— The Happy Foreigner • Enid Bagnold

... no immediate danger of being carried to the centre of the earth, Washington resumed his labors. The professor, the boys, Bill and Tom were also hurrying matters to enable a test to be ...
— Five Thousand Miles Underground • Roy Rockwood

... heavy with the drip of the gale. Ah, but was I not whipped on that night by the dark and the sweeping rain and the wind on the black hills and the approach of death? I was whipped on, indeed! The road was perverse to hurrying feet: 'twas ill going for a crooked foot; but I ran—splashing through the puddles, stumbling over protruding rock, crawling over the hills—an unpitying course. Why did the woman cry out for my uncle? What would she confide? Was it, indeed, but the name ...
— The Cruise of the Shining Light • Norman Duncan

... hidden; once, when a denser obstacle than usual of rain and drift and frosty mist had come between it and the land, there appeared in the lull that followed another object much further away, but moving down the river also. It was a large steamer coming down from the lakes, and hurrying on before the storm. ...
— A Canadian Heroine, Volume 2 - A Novel • Mrs. Harry Coghill

... eye the pretty girl who had been forgetful enough to give up a return ticket instead of a half one. She had stopped outside the barrier, gazing round with a troubled face at the immensity of the station and the throngs of hurrying people. ...
— The Moon Rock • Arthur J. Rees

... wholly unconscious, certainly, of the ghastly irony of their analogy drawn from the brutally misgoverned, job-ridden, tithe-ridden, rack-rented Ireland of their day, living, for no fault of its own, under a condition of intermittent martial law, and hurrying at that moment towards the agony of the famine years. Less severe in degree, analogous abuses perpetuated in their own interest existed in their own Colony, and were only abolished under the new regime which they attacked with such vehemence before it came, and which, because ...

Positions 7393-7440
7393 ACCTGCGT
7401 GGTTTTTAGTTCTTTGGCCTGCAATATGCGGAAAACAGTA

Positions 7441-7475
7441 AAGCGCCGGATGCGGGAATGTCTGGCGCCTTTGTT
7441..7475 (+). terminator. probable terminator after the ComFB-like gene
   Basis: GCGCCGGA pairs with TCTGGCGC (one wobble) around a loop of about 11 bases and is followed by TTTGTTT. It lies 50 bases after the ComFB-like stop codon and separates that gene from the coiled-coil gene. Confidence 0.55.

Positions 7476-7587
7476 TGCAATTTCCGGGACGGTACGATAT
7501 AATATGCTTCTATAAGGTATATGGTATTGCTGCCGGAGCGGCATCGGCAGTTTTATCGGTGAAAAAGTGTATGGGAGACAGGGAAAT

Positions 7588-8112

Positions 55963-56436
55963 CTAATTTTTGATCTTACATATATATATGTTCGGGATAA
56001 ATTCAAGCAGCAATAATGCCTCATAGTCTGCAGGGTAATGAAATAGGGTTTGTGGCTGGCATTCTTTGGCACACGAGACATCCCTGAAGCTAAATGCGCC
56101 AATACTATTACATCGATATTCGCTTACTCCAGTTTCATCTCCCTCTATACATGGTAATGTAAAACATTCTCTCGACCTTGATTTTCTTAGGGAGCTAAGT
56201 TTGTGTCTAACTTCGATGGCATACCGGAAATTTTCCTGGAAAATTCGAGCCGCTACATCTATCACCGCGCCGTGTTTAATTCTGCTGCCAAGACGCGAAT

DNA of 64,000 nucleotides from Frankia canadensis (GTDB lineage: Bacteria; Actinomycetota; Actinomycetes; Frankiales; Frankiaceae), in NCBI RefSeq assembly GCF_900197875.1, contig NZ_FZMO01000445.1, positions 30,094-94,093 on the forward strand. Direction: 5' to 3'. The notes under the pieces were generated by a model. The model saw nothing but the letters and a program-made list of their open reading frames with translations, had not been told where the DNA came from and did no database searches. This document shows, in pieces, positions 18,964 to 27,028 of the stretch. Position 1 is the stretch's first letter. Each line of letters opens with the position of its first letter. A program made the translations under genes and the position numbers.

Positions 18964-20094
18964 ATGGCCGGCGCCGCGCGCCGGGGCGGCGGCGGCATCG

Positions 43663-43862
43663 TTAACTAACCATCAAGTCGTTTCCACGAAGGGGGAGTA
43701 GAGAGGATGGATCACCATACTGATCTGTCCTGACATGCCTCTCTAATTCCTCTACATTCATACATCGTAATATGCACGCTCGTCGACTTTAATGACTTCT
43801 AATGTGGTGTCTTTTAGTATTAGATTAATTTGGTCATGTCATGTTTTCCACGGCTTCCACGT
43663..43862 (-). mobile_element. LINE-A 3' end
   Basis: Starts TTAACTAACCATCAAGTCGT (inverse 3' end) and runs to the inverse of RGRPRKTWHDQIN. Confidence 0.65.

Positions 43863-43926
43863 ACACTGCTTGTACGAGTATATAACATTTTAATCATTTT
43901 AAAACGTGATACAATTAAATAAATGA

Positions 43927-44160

— The Framework of Home Rule • Erskine Childers

... afloat, I 'm afloat on my ocean home— The home of the hurrying billow; But the time is at hand when no longer I 'll roam, But in peace lay me down on its pillow: The petrel will scream My requiem hymn, And the thunders prolong The deep-chorus'd note of my last echo'd song, As I sink to repose in my rock-bound grave That is down in the depths of the wild ...
— The Modern Scottish Minstrel, Volume VI - The Songs of Scotland of the Past Half Century • Various